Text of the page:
11. Physical inactivity: Exercise may reduce gallstone risk. Findings from the Health Professionals Follow-Up Study suggested that the risk of symptomatic cholelithiasis could be reduced by 30 minutes of daily aerobic exercise. Young or middle-aged men (65 years or younger) who were the most physically active had half the risk for developing gallstones, compared with those who were least active. In older men, physical activity cut risk by 25%. Physical activity is also associated with reduced gallstone risk in women.
How can it be Diagnosed?
Laboratory tests include complete blood count (CBC), liver function tests, amylase, and lipase.
– Right-upper-quadrant (trans-abdominal) ultrasound will reveal the presence of gallstones and show evidence of cholecystitis, if present.
– Hydroxy iminodiacetic acid (HIDA) scan is sometimes indicated to rule out cystic duct obstruction and acute cholecystitis.
– Endoscopic retrograde cholangiopancreatography (ERCP) or magnetic resonance cholangiopancreatography (MRCP) assesses the presence of gallstones within the bile ducts. ERCP can also be used to extract stones when they are found, preventing the need for surgery.
Are there Treatment options?
Asymptomatic gallstones are generally not treated. Cholecystectomy (surgical removal of the gall bladder) is the treatment of choice for symptomatic disease.
Oral bile acids (e.g., ursodeoxycholic acid) can be used to dissolve small stones and stone fragments. However, they are not really efficient as the stones typically reoccur.
It is helpful to avoid large, fatty meals, as a large caloric load is the most likely trigger for biliary colic symptoms.
Long-term statin use has been associated with a reduced risk of gallstone development.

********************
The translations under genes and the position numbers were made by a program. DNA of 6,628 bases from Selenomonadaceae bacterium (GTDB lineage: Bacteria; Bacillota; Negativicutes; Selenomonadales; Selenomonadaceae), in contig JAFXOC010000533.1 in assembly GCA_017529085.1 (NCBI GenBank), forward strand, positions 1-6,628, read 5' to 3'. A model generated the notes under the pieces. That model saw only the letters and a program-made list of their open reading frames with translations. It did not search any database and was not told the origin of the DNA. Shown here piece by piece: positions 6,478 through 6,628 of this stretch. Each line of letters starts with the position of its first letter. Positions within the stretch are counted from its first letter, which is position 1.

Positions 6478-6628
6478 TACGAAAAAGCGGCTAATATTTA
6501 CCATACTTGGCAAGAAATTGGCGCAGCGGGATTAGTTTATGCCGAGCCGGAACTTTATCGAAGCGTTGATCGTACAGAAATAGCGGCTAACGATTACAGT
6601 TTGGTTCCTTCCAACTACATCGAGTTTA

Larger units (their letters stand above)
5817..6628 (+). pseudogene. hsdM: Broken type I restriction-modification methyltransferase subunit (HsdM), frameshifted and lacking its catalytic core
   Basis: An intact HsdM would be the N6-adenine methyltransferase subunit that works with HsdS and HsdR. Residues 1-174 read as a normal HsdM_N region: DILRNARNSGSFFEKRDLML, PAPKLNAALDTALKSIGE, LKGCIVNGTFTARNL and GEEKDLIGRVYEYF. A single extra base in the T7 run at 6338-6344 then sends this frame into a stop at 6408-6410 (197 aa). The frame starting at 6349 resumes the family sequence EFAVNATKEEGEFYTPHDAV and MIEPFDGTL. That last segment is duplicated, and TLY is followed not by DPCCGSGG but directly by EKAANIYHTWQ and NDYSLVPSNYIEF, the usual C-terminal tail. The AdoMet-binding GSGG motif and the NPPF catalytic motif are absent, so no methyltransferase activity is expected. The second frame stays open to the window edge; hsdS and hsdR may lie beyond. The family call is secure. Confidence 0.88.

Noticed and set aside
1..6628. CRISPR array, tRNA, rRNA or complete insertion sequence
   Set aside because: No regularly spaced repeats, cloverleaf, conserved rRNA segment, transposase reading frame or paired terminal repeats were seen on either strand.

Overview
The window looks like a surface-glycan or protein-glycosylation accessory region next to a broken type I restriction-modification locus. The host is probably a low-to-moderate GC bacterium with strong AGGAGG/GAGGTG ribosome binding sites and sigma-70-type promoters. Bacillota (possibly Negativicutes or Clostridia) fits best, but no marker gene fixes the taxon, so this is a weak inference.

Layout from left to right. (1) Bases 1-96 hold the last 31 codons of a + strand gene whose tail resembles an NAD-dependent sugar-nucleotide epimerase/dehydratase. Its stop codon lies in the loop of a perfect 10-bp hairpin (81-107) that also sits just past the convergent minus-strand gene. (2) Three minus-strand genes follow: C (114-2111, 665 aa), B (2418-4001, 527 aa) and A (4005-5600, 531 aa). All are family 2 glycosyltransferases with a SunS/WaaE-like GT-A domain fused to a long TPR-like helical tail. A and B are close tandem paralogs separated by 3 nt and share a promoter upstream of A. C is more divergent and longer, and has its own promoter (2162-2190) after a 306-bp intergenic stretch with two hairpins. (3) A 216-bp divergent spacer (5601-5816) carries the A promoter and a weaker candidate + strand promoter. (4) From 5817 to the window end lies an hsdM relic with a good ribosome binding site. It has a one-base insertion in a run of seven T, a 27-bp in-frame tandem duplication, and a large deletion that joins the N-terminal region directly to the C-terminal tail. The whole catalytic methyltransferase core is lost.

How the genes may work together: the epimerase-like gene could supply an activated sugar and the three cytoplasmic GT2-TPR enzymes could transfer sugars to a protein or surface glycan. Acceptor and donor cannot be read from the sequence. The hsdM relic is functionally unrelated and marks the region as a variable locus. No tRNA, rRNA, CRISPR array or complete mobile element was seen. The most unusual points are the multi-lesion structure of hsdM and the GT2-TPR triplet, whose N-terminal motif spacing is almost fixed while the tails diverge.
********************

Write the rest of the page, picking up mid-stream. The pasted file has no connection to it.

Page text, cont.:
Gallstones are strongly related to high-fat, low-fibre diets. In areas like Asia and Africa populations which have plant-based diets as traditional diets. An abundance of high protein and high saturated fatty diets are risk factors to developing gallstones. Diets low in dietary fibre, especially the westernized diets play a major role in the development of gall stones. The following factors are associated with reduced risk of gallstones:
– Plant-based diets: Both animal fat and animal protein may contribute to the formation of gallstones. According to research, up to 90% of gallstones are cholesterol. This totally suggests that a change diet (e.g., reducing dietary saturated fat and cholesterol and increasing soluble fibre) may reduce the risk of gallstones.
“Vitamin C, which is found in plants and is absent from meat, affects the rate-limiting step in the catabolism of cholesterol to bile acids and is inversely related to the risk of gallstones in women”
In a 12-year prospective cohort study among US men, individuals consuming the most refined carbohydrates have a 60% greater risk for developing gallstones, compared with those who consumed the least. Conversely, in a 1998 cross-sectional study of men and women in Italy, individuals eating the most fiber (particularly insoluble fiber) have a 15% lower risk for gallstones compared with those eating the least.
– Avoidance of excess weight: staying within a healthy BMI results in reduced risks of developing gall stones as obesity is a huge factor to increased risk. Those with BMI above 30 kg/m2 should endeavour to shed some few extra pounds to reduce their risk.
– Weight cycling: simply meaning repeatedly intentionally losing and unintentionally regaining weight. This cycle increases the likelihood of cholelithiasis.
– Moderate alcohol intake: alcohol consumption, especially when it is too much, has always been linked to different types of ailments; gallstone formation isn’t left out.
Adopting western diets totally puts you at risk of developing gall stones. A diet rich in antioxidants, fibre, anti-inflammatory substances keeps you at reduced risk rate.
Stones make life very unbearable, you should be very conscious about your diet and lifestyle.